...I had to compose an eight page paper on how William Shakespeare used the formulas in Aristotle's Rhetoric in order to structure Mark Antony's speech in The Tragedy of Julius Caesar. A pretty worthy subject, I admit, but eight freakin' pages!?! Well, I knocked it off, and Tim will be picking me up in a few minutes so I can hang out with him and a few other friends and decompress.
You know, I'll write a superlong essay on how cool I think Henry Mancini's Lifeforce is, or about how much I may have liked X2, and film studies papers that I write end up being twice as long as they're supposed to be, but this was like trying to squeeze blood from a stone.
On the other hand, every time I stepped out to check out the eclipse, the Moon was doing something else cool (thanks, aerolyndt, for pointing it out to me).
Okay, this is an interesting thing some people may not know about the Moon. It is not, technically, a satellite. A satellite is defined as an object that is in orbit around another object. The Moon's gravitational pull (one-sixth that of the Earth) exerts a large influence on the Earth's orbit around the Sun, so the Earth-Moon system is more complex than that of a satellite and its parent body.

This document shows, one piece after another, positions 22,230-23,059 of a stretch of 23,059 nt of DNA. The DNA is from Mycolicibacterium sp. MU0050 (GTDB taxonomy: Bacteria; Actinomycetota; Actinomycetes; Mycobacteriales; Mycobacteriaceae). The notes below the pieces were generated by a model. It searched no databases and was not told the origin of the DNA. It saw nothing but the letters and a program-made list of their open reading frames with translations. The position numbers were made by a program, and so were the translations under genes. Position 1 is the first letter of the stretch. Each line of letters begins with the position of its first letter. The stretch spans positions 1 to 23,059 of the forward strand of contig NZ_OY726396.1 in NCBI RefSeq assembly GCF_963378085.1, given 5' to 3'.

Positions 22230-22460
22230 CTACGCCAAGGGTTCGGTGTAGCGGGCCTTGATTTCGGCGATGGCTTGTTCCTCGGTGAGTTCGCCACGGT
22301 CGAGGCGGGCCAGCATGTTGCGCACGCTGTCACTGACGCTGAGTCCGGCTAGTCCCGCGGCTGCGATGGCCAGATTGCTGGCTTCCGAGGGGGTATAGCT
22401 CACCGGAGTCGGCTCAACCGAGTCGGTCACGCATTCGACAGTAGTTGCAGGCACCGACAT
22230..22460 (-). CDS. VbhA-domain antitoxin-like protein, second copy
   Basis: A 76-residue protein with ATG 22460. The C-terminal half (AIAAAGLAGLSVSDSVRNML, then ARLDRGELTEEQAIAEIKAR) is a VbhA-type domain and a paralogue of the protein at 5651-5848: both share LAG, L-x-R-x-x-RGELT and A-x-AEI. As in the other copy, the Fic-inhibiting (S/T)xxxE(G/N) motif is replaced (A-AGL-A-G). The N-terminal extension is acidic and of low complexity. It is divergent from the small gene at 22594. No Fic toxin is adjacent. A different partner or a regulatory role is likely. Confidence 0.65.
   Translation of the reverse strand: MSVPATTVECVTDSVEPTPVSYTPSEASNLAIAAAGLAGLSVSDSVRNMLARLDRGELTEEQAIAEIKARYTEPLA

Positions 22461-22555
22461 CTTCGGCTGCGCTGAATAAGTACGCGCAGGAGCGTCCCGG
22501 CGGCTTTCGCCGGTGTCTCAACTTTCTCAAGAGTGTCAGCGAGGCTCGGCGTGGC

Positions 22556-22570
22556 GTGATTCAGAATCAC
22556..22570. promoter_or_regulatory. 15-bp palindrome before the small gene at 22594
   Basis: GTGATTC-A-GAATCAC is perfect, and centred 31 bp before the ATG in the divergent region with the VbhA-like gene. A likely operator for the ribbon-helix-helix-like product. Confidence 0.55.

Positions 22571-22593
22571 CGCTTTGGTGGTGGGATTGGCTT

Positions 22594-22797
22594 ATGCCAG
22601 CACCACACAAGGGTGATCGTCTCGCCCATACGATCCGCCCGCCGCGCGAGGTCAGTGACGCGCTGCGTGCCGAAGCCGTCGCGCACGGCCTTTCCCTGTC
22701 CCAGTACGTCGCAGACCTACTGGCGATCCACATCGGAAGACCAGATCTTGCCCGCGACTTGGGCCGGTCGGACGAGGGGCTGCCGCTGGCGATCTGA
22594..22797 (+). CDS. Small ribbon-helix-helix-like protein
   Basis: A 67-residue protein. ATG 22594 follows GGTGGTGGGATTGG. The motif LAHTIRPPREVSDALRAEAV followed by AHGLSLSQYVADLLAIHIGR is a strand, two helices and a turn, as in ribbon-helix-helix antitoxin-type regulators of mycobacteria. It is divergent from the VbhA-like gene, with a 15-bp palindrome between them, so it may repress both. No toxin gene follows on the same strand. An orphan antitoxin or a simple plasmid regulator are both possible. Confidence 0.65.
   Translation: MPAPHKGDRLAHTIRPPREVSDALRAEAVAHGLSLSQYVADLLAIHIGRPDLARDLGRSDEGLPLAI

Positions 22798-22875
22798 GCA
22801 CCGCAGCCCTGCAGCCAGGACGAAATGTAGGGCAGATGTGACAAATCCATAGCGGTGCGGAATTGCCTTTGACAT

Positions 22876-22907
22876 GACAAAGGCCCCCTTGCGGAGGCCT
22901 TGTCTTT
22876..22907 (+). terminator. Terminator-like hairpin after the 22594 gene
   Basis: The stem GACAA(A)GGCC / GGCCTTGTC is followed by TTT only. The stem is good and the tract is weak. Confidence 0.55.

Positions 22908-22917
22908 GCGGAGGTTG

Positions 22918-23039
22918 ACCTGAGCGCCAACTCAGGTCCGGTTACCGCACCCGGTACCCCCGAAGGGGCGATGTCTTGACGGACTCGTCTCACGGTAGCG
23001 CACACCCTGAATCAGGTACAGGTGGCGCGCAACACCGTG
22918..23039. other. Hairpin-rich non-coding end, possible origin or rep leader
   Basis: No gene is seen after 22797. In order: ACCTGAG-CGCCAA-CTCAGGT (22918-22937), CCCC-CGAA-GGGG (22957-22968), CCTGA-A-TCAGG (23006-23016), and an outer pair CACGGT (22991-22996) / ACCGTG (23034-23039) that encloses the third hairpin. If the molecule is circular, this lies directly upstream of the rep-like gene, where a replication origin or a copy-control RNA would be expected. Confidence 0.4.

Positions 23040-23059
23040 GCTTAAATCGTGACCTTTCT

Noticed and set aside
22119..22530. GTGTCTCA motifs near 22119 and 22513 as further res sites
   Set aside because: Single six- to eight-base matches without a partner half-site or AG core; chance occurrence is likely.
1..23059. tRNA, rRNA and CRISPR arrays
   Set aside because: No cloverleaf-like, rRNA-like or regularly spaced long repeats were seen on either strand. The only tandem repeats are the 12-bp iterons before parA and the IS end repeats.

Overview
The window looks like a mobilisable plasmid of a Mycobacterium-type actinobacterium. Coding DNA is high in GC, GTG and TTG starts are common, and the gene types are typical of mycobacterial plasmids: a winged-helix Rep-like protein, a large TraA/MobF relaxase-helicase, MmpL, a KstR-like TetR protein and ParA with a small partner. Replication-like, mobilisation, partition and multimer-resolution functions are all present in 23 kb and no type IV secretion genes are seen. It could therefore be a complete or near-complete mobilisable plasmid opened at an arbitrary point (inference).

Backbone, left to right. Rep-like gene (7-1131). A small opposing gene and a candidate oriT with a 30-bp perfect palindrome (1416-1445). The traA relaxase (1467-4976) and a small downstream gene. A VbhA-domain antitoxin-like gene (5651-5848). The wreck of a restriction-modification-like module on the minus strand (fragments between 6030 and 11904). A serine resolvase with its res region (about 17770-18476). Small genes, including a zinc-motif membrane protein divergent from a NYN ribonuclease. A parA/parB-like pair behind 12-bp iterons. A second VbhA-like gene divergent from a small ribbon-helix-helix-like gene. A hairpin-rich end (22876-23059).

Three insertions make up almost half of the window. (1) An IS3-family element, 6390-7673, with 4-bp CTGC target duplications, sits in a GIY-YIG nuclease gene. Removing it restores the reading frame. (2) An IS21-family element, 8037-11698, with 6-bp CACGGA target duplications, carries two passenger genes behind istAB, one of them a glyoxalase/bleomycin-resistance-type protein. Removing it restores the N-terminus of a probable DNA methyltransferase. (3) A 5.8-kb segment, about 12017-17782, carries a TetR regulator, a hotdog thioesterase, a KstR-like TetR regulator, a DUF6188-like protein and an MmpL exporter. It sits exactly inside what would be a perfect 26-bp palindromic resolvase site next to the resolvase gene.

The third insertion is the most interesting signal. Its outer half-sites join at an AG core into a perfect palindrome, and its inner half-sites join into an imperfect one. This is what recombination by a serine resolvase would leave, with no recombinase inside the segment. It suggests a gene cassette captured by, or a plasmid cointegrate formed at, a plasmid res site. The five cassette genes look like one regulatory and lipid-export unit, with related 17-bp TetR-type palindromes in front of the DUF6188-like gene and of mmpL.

So while a satellite may be a moon, the Moon is not a satellite.
So, if you didn't know that, you learned something.
I rode on one of those newfangled electric buses today. It was an extremely smooth ride, and I think that the new design is much nicer than that of the old buses. The entrances and exits are now built at curb level (so there is no need for the bus to "lean"), with the rear of the bus elevated, and there is more space in the middle than was available previously. It was a bit strange to be riding a bus on the same level as traffic, but it was pretty cool as well.
I like what I've seen of 'em so far.